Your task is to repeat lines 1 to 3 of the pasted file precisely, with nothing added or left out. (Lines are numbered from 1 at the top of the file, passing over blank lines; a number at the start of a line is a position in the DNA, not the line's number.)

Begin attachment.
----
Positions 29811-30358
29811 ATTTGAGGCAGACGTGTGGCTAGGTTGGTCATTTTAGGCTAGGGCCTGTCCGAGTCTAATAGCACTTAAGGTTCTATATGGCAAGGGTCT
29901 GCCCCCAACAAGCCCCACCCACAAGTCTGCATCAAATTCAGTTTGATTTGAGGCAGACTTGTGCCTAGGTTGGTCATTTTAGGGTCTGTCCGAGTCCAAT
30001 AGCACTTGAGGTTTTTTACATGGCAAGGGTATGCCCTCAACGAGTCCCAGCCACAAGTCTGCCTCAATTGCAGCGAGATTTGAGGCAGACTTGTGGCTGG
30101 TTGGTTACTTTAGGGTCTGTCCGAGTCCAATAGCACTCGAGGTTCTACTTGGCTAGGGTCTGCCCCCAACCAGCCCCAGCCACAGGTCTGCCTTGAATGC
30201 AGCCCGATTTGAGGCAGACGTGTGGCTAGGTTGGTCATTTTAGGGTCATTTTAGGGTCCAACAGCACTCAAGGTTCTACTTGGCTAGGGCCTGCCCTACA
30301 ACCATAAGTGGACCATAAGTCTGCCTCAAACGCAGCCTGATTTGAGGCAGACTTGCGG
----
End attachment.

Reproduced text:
Positions 29811-30358
29811 ATTTGAGGCAGACGTGTGGCTAGGTTGGTCATTTTAGGCTAGGGCCTGTCCGAGTCTAATAGCACTTAAGGTTCTATATGGCAAGGGTCT
29901 GCCCCCAACAAGCCCCACCCACAAGTCTGCATCAAATTCAGTTTGATTTGAGGCAGACTTGTGCCTAGGTTGGTCATTTTAGGGTCTGTCCGAGTCCAAT